We have a base module consuming the company API. In each app I've written almost always a service per controller. Because most controllers are specific to a entity (a single user, a single post, list of posts written by a user), when I initialize them to query the data I have to request for that Id. So the service requires the controller to specify an Id.

Because of this I've decided the following: this services return a function which will construct the service object receiving the Id as parameter. Then the controller builds the service. With this I'm reusing those services, i.e.: A user edit his personal information on AccountController and administrator edit the personal user information on UsersListController both building the UserEditService passing the Id.

    // View User Service
function(UserResource, $log, ErrorHandler) {
    var fn = function(userId) {
       var id = userId,
           svc = {
               user: {}

       svc.get = function(){
               .then(function(res)  {
                    svc.user = res.data.user;
                    svc.interests = res.data.interests;
               }, ErrorHandler.error);
       return svc;
    return fn;

// View User Controller
function(UserViewService, $scope, $stateParams) {
    var svc = new UserViewService(stateParams.id);

    this.user = svc.user;
    function watchUser() {
        return svc.user;
    $scope.$watch(watchUser, function(current, previous) {
        svc.user = current;

Am I implementing some ugly/confuse code to deal with this? I'm only doing this on applications, the base modules services and methods are encapsulated, they always receive the Id in methods parameters. But on apps, each service would had to receive the Id on each parameter in order to be reused across several controllers (they could be loaded in the same session consuming the same service).

I've tried to avoid this extra service and calling the UserResource on controller but I always end up with controller handling business operations.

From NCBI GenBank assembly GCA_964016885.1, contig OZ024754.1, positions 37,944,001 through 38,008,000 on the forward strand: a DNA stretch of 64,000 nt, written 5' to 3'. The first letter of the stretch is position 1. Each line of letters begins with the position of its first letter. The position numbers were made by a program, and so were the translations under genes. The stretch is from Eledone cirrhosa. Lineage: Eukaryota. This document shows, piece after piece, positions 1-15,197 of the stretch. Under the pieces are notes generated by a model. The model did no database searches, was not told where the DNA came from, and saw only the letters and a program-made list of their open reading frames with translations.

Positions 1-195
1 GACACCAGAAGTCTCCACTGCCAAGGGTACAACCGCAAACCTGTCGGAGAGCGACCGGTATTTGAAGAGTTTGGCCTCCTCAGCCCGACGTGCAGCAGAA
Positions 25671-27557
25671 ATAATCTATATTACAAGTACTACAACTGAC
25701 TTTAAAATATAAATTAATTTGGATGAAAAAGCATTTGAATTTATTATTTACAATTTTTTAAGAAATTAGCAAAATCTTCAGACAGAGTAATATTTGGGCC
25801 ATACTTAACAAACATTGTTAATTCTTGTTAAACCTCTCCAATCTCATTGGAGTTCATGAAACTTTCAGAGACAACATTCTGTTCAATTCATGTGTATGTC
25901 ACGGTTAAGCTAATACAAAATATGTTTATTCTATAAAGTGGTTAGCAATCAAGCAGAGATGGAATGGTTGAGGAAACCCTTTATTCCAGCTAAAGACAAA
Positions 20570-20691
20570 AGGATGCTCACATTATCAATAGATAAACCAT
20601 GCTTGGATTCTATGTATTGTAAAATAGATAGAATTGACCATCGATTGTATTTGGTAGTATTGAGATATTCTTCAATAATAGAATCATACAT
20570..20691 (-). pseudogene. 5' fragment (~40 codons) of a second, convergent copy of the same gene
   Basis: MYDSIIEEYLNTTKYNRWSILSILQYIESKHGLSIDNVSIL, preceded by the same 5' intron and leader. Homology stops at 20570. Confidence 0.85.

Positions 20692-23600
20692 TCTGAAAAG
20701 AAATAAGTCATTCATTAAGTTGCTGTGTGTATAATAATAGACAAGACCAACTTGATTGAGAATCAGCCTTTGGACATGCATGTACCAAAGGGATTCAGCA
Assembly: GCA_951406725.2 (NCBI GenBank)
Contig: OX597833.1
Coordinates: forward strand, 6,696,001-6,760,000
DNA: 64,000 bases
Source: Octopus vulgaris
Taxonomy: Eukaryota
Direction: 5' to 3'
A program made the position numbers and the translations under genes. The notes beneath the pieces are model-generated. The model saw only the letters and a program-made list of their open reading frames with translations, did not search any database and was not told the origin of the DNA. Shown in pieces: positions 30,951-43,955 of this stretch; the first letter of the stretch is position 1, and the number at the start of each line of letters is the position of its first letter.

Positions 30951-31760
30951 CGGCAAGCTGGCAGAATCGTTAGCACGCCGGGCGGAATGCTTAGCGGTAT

1 Answer 1


"A service per controller" sounds like a bad architecture. A good service should 'know' nothing about controllers and presentation details. Controllers should be thin, and any repeating code there should be abstracted into general purpose services not specific to controllers.

"UserViewService" should never be a name of Controller! And comments are not there to fix the confusion created by bad naming! In Angular, there are Services, Controllers, and Views - these are your Angular templates. You can have UserService and UserController, then your template can be called user-view.

Having new inside your Controller looks like a "code smell" to me. Controllers are only executed once upon initialization, and their purpose is to glue your data to your view (via Angular's $scope (which is in the ViewModel layer). The data should be either ready or you should get it from a service. Any other work like object creation is bloating your controller with too many responsibilities.

Further, it is Angular's job to create Services for you, so no need for new UserViewService whatsoever.

This function naming is misleading:

function watchUser() {
    return svc.user;

The name should tell roughly what function does, so I can skip this function's definition and still understand the rest of the code. This is a standard "getter"-function and should be name like that:

function getUser (svc) {
    return svc.user;

Note. Your code looks cleaner without ; after function declarations.

You watch svc.user and then update it upon change - this looks like a loop and may lead to your browser crash. Read best practices on using Angulars watch.


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